Friday, April 16, 2010

Underfunded Teacher Pensions

To all the other fiscal travails facing this country’s states and largest cities, now add their pension obligations, which are far greater than they may realize or are willing to admit. This paper focuses on the crisis in funding teachers’ pensions, because education is often the largest program area in state budgets, making it an obvious target for cuts.

Although it is generally acknowledged that education is the foundation of every modern society’s future prosperity, schools unfortunately will have to compete with retirees for scarce dollars. This competition is uneven, because retirees have a legal claim on promised pension benefits that supersedes schools’ budgetary needs. Consequently, Americans can look forward to higher taxes and cuts in services, resulting in fewer teachers, bigger classes, and facilities that are allowed to deteriorate. In several states, these developments have already arrived.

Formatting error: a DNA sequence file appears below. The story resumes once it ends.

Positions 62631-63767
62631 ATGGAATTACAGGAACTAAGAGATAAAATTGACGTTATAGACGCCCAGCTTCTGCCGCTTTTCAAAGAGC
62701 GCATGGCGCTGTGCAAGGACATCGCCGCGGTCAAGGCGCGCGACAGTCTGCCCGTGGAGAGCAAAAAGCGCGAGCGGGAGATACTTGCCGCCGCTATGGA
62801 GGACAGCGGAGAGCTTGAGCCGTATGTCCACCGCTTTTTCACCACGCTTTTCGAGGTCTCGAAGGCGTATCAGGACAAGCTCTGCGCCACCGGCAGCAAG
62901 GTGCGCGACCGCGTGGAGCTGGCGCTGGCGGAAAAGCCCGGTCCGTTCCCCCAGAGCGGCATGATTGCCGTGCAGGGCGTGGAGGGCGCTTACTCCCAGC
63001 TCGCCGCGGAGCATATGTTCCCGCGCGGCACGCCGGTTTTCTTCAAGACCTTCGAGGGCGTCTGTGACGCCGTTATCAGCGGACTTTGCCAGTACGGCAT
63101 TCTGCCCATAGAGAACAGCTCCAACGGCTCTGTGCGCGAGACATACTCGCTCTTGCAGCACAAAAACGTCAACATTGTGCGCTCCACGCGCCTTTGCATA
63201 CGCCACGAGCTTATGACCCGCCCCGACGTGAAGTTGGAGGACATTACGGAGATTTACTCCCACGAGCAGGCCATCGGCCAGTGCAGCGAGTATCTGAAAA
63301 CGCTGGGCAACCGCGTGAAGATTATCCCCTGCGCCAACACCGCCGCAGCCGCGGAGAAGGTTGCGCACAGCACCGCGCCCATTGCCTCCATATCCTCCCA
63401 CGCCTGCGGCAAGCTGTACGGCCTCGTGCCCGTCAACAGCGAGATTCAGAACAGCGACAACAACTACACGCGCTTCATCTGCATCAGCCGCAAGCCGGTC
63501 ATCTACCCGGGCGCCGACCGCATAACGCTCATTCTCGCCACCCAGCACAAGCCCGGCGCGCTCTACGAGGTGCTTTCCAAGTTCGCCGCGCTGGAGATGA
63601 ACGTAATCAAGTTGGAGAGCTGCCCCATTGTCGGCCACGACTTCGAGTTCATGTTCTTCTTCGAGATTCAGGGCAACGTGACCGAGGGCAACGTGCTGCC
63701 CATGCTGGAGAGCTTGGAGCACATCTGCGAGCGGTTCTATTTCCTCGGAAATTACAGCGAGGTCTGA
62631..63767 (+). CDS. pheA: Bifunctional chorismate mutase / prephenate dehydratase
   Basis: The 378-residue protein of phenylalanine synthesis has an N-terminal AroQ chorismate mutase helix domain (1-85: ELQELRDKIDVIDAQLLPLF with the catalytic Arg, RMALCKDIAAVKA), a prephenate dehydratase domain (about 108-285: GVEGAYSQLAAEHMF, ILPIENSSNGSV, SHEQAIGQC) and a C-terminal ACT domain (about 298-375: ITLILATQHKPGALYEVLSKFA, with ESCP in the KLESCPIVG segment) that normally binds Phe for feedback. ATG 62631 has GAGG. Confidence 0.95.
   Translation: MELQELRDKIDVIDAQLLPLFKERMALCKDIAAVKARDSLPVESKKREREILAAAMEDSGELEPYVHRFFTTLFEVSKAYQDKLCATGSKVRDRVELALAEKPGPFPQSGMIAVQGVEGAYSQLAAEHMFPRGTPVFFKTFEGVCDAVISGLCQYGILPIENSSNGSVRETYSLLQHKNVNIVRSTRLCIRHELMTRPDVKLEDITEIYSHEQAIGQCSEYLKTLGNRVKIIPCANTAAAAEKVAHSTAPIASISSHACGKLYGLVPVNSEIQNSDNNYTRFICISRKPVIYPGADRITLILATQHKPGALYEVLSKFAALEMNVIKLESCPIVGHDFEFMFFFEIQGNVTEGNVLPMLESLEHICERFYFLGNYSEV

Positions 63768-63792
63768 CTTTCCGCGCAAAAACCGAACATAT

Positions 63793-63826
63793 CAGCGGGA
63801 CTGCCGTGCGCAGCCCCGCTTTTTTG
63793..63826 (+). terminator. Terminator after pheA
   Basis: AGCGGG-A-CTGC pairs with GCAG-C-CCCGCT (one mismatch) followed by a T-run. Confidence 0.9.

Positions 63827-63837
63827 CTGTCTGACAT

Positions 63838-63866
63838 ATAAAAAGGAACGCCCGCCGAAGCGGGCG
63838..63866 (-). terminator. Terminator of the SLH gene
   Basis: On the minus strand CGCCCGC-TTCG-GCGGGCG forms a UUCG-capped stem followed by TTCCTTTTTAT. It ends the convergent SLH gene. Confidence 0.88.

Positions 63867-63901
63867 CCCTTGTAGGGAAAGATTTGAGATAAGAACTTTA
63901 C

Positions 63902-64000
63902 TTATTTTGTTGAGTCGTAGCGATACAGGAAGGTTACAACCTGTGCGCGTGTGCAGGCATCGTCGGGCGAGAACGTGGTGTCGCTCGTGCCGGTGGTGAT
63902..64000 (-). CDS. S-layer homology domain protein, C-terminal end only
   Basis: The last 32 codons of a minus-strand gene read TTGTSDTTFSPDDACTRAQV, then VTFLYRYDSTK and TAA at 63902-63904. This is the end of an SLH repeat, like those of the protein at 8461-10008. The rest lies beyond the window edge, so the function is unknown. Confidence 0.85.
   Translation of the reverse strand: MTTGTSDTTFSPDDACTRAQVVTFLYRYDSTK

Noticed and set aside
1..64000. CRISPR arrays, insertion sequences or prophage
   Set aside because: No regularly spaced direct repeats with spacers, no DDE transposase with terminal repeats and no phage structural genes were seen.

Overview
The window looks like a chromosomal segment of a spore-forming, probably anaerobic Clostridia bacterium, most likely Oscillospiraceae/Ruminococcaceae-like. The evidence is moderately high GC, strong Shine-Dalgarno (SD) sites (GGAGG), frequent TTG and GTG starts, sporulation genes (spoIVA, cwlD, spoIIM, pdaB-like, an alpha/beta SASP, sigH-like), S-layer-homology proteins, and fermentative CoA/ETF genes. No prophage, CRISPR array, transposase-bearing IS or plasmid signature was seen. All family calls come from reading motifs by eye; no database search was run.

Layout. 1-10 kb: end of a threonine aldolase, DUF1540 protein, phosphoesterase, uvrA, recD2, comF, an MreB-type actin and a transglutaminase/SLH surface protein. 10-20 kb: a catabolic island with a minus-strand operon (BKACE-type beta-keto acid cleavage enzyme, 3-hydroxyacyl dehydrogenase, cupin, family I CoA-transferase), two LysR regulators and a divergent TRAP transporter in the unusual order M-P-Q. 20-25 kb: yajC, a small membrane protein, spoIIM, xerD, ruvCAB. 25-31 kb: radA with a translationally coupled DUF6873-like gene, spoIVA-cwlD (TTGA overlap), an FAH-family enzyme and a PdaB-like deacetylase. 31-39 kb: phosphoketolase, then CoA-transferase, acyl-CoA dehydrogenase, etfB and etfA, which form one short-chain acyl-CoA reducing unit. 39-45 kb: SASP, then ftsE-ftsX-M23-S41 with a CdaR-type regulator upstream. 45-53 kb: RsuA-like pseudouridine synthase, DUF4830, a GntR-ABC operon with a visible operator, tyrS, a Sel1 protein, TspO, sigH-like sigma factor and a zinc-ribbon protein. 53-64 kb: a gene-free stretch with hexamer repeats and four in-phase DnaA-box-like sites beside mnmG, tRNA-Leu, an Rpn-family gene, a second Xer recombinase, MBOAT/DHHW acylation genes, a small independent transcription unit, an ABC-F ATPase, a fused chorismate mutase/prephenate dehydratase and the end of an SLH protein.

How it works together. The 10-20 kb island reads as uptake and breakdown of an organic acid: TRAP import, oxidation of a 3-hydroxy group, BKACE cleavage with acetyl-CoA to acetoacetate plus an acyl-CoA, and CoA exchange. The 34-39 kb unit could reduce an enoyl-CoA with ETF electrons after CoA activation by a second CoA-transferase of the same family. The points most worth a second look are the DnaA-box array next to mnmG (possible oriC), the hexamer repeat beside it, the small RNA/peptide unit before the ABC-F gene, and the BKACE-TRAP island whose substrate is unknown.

The crux of the problem is the gap between assets and liabilities affecting the fifty-nine pension funds that cover most public school teachers in America. Some of these are general state-employee pension funds, while others cover only teachers. Among the findings of our study of these funds:
California, the most populous state, has the largest unfunded teacher pension liability: almost $100 billion...

Illinois, which has some of the country’s largest unfunded pension liabilities, saw its Moody’s general obligation bond rating downgraded from A1 to A2 last year. Only California has a lower rating.

From the Manhattan Institute.


socalmike said...

That's why my wife and I have other retirement funds - I do NOT trust the STRS system here in California - there may not be money for us. Thank God for our financial planner.

Anonymous said...

I'm not vested and am pulling my money out of CalSTRS. I don't think it will be there when I retire plus I don't see any reason they should have my money until I do retire. My husband and I are planning our own retirement - if pensions and the gov't money kicks in then it's just gravy.